Companies & Industries

The Seven Saving Graces for Managers


Redeeming features prevent the strong characteristics that got you where you are from going into overdrive

In managerial and executive success, it is what comes after the "but" that is important. Executives are generally hard-charging drivers with rough edges. They are often not out to please people but are focused on getting things done. What does the research say about the characteristics that keep an executive in favor, even if he or she possesses some flaws or shortcomings?

"He can be awfully shrewd and is always looking for an angle, but you eventually realize that he has got the company's best interests at heart and is not looking out just for himself." And, "She can be very forward and biting with her ideas and opinions, but she is also willing to take the time to listen carefully to your point of view." Or, "He can be pretty rough on people, but underneath he is compassionate and considerate."

What comes after the "but" are called saving graces—qualities or redeeming features that make up for other generally negative characteristics.

Saving graces serve as balancers so that the driver strengths that got you where you are do not go into overdrive and damage your efforts. They also offer benefits of their own. Because many saving graces contribute to perceptions of you as someone who is trustworthy, considerate, and insightful, they can help you more easily acquire information from key people, gain access to limited resources, and navigate the bureaucracy.

The saving graces are listed in order of importance:

1. Listening: Taking the time to listen can get you out of more jams than the rest of the saving graces combined. It is the ultimate way of demonstrating that it is not all about you and your agenda, and it is an excellent tool for breaking down barriers and getting more out of what you do with others. Few executives are good listeners.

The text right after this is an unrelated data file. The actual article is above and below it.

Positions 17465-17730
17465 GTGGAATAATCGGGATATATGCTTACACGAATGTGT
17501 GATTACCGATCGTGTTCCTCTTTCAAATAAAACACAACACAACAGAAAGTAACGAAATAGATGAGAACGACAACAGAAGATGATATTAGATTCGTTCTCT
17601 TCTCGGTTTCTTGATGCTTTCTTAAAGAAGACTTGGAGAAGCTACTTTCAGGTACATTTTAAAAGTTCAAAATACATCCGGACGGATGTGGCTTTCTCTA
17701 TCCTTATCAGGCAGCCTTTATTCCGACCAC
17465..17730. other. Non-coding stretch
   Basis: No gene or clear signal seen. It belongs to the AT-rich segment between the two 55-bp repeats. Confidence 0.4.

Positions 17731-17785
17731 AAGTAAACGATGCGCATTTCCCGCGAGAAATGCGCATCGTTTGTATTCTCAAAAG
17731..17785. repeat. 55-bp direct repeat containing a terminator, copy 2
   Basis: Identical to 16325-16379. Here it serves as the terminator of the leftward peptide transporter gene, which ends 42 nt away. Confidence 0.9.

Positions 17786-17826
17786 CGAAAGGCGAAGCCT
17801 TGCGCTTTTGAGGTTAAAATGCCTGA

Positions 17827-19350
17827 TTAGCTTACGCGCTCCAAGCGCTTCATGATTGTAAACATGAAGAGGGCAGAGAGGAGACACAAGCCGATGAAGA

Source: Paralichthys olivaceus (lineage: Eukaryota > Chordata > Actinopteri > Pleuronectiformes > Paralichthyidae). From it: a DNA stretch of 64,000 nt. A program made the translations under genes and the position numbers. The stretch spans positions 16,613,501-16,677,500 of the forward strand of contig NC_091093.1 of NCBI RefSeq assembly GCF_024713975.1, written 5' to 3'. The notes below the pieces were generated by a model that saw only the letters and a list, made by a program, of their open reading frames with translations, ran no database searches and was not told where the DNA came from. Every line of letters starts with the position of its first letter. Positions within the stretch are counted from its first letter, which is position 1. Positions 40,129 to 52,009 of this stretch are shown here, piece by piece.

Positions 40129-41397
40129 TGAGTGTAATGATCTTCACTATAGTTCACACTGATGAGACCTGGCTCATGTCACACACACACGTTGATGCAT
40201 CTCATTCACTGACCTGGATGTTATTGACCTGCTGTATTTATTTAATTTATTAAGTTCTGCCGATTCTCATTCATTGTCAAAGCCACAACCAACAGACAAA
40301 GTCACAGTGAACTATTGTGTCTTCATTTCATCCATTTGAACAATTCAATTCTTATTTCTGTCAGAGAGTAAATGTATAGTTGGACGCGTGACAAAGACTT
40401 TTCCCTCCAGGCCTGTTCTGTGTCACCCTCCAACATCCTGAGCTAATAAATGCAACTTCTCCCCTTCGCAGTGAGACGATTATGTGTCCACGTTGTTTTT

2. Approachability: The best executives need to be early knowers, especially when it comes to negative information. The best executives are easy to talk to, even when conveying or having potentially bad information conveyed to them. To be effective, approachability has to be combined with listening. Executives tend to play 20 Questions: "Where did you get the information? Who else knows? Why didn't I hear about that before?" This is not a best practice for effective executives.

3. Boss Relationships: Those who tend to venture into deep and dangerous waters find that it can be very difficult to swim alone. If you tend to stir up controversy and are quick to engage in conflict, it is helpful to have the advice and counsel of a seasoned boss who can coach you through such situations and provide some support when you falter. Making your boss successful is Job One, whether you like him or her or not.

4. Integrity and Trust: This one speaks for itself. The people you lead will often forgive a lot if they can clearly perceive that you speak the truth and are a person of your word.

5. Humor: The use of humor to make others comfortable is a useful skill. Using self-deprecating humor is one of the better techniques. It puts others at ease and makes your thoughts appear to come from someplace a little more accessible. Humor allows you to become approachable by putting others at ease when in your presence.

6. Interpersonal Savvy: Being able to relate 360 degrees is important. Finding a way to make a connection with individuals up and down the chain and inside and outside the organization gives you something to rely on when things are not going so well. Diplomacy, tact, and knowing what to say and when to say it can take the tension out of situations and make unpopular decisions and unfortunate mistakes easier to deal with.

7. Understanding Others: The focus here is on groups rather than individuals. Understanding others is about knowing what makes one group different from another and why that matters. This is more difficult to master than listening, but learning to identify what is important to a group and why is often the key for gaining buy-in and knowing how to lead through difficult situations.

Saving graces are not the fire extinguisher you pull out in the case of emergency, but are more the trusty life preserver you should wear at all times, in calm waters and rough seas. Saving graces lead to longer tenure and staying power when coupled with the power skills like drive, strategy, results, and power. They can compensate for mistakes that would get those people who don't possess them into trouble. They smooth out the rough edges and can help smooth over rough situations.

George Hallenbeck is responsible for developing and managing Korn/Ferry's Lominger International Interview Architect® suite of products. He is co-author of the Lominger publication Interviewing Right: How Science Can Sharpen Your Interviewing Accuracy.

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